The human face of the Batang Kali Massacre

May 15, 2012

LONDON, May 15 — “It sounded like fireworks,” Lim Ah Yin, 76, said. “As if it was Chinese New Year.”

In fact, it was the terrible sound of automatic weapons’ fire ripping apart the morning. The date was December 12, 1948 and Ah Yin was only 11 years old. She couldn’t see what was happening from her vantage point aboard a lorry surrounded by bigger children and scrambling, wailing women, but the ominous staccatos filled her ears, and followed her even as the lorry started moving, taking the women and children away from their husbands, brothers and fathers who remained on the Sungai Remok rubber estate in Batang Kali — some in sight, some mercifully out of sight. The gunfire lasted just under two minutes.

“When I heard the gun shots, I understood,” Ah Yin said. She didn’t have to wait four days later, when she followed her mother back to the village to collect her father’s body, unrecognisable except for his shirt, to know that all 24 men, young and old, were never coming back.

As the lorry left their dear ones behind, Ah Yin saw flames and smoke rise from the village, where she had lived with her family for years, working and playing alongside other families. The three kongsis — long wooden houses on stilts functioning as living quarters — and the smokehouse, everything on the plantation, would be torched to the ground. The punctured and mutilated bodies of the men would be left to rot where they had fallen, tightly clustered in separate groups where fresh-faced Scots Guards had delivered the death blows — some firing in staunch duty, some in panic, some shooting at the ground, hoping to miss.

This happened more than 60 years ago during the Malayan Emergency — a guerilla war fought between British colonial forces and the military arm of the Malayan Communist Party — and it has never been properly dignified in the annals of history for what it was: a massacre. Despite the voluntary confessions of several of the Scots Guards, corroborated by the survivors’ accounts, that the Batang Kali incident was murder committed in cold blood, the Malaysian and British governments continued to toe the official line (that the men were communist “bandits” or sympathisers trying to escape) in order to refuse repeated requests for a full public investigation.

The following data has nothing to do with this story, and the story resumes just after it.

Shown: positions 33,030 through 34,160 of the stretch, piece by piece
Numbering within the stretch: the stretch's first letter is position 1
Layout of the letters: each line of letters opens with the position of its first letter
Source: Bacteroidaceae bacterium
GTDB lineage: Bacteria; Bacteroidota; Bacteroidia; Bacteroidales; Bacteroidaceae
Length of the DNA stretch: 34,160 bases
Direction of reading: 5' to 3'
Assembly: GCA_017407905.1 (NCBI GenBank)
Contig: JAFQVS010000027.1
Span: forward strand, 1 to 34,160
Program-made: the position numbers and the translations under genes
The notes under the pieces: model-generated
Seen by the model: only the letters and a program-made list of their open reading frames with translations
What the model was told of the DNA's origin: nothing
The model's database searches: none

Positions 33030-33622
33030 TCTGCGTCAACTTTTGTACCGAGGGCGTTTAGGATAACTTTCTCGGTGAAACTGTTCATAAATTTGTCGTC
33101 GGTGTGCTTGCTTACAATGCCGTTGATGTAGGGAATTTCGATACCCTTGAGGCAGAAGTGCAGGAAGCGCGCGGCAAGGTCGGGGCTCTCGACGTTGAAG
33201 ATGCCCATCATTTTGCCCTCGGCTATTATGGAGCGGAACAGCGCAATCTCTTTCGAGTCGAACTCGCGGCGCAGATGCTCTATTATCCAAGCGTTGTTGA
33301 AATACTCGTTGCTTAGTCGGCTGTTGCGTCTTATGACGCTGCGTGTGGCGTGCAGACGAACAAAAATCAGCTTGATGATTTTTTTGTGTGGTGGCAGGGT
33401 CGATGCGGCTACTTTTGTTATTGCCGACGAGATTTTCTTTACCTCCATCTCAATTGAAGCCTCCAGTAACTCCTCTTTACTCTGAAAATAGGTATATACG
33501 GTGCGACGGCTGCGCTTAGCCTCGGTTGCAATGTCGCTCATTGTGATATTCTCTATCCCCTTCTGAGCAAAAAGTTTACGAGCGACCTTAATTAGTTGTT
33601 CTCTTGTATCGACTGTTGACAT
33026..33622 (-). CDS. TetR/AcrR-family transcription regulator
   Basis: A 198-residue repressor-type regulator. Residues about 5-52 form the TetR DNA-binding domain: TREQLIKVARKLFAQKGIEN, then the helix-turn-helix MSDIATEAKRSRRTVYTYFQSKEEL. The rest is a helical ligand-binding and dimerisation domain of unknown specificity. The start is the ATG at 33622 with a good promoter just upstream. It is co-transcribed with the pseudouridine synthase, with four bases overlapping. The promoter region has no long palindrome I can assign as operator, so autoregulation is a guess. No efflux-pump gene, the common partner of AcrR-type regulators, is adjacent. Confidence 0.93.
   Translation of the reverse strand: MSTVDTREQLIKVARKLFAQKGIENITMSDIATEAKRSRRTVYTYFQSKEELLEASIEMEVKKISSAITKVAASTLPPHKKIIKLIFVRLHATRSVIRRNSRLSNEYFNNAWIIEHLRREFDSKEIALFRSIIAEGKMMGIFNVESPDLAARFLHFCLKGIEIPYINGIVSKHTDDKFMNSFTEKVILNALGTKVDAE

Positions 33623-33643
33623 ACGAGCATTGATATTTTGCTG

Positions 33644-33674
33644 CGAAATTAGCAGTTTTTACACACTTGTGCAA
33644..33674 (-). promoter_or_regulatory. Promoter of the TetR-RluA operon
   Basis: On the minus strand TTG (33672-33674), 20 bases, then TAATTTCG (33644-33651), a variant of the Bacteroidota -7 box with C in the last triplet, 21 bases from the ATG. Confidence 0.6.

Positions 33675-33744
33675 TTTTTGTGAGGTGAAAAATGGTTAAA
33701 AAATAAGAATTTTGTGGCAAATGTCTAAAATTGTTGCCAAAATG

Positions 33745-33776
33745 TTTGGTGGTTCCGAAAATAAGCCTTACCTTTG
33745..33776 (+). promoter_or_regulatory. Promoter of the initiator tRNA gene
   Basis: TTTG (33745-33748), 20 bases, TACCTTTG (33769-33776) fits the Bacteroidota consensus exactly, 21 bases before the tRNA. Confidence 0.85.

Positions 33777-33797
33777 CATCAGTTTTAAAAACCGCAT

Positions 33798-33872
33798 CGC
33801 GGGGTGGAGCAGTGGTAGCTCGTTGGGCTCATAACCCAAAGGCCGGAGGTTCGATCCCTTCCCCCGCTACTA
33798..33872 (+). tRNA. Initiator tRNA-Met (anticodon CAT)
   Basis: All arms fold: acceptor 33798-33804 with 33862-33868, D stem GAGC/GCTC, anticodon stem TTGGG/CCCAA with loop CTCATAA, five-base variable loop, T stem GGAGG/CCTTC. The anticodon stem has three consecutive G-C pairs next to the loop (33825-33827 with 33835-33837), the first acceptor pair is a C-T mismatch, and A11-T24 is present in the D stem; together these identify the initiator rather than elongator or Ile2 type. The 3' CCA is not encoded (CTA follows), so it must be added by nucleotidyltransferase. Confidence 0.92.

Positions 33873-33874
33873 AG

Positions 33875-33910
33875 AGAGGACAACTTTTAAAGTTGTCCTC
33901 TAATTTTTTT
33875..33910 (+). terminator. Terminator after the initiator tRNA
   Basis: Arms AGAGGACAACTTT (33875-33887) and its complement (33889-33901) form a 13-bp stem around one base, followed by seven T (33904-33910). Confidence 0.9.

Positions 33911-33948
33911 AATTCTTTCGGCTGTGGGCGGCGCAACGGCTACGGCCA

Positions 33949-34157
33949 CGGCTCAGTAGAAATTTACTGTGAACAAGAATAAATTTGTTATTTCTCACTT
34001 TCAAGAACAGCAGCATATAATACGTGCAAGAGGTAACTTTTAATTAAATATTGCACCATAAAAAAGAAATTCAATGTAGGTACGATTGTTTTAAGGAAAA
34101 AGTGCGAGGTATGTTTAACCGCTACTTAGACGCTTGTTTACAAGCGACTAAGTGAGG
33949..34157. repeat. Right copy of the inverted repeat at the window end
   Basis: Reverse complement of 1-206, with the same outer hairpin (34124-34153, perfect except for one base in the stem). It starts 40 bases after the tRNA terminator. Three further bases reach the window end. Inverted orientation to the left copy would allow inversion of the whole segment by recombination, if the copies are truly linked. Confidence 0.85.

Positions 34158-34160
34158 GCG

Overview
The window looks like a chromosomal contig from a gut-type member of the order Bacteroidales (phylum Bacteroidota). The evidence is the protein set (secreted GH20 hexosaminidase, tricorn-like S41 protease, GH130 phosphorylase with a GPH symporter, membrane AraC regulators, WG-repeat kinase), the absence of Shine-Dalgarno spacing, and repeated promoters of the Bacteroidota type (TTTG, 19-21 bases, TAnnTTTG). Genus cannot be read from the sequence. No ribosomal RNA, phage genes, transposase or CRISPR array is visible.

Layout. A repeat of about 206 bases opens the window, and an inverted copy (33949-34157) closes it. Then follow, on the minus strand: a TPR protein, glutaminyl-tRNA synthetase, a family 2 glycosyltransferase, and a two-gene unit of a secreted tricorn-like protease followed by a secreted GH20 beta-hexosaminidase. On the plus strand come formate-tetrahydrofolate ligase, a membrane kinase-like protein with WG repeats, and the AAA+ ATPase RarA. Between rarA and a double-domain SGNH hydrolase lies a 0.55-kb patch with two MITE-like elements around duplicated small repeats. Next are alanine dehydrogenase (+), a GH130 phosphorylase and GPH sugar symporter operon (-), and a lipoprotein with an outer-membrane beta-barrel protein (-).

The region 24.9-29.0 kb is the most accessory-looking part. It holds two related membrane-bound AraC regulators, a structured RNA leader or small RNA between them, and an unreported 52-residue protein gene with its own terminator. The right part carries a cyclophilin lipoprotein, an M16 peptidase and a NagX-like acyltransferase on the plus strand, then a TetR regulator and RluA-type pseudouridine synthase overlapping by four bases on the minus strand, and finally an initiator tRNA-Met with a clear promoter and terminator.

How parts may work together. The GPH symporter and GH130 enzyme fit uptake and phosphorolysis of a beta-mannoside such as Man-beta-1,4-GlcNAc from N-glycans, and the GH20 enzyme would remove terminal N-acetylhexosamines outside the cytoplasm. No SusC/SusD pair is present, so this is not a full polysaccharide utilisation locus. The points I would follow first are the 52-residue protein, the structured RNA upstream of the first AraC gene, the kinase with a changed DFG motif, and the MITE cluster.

There were two attempts in 1970 and 1993 to investigate the killings, fuelled largely by journalists and police officials in both countries. But just as they were on the cusp of completion, the investigations were aborted by their respective governments, purportedly because of insufficient evidence, a justification that could not, even then, stand in good faith. John Halford, on behalf of the survivors, said that although the exact sequence of events is disputed, “the evidence is overwhelmingly clear as to what happened.” It is hoped that the judicial review in London last week, which was the culmination of renewed calls for a public inquiry since 2008, will result in a decision that will finally give the survivors the reconciliation they seek.

On the evening of December 11, 1948, 14 Scots Guards of 7 platoon, G Company, 2nd Battalion had crept onto the Sungai Remok plantation and taken the villagers by surprise. They pointed their guns indiscriminately at men, women and children, young and old. A Chinese detective serving as an interpreter for the English troops barked commands and accusations at them. When the adults couldn’t give him the answers he sought, he asked the children if they had seen any communists.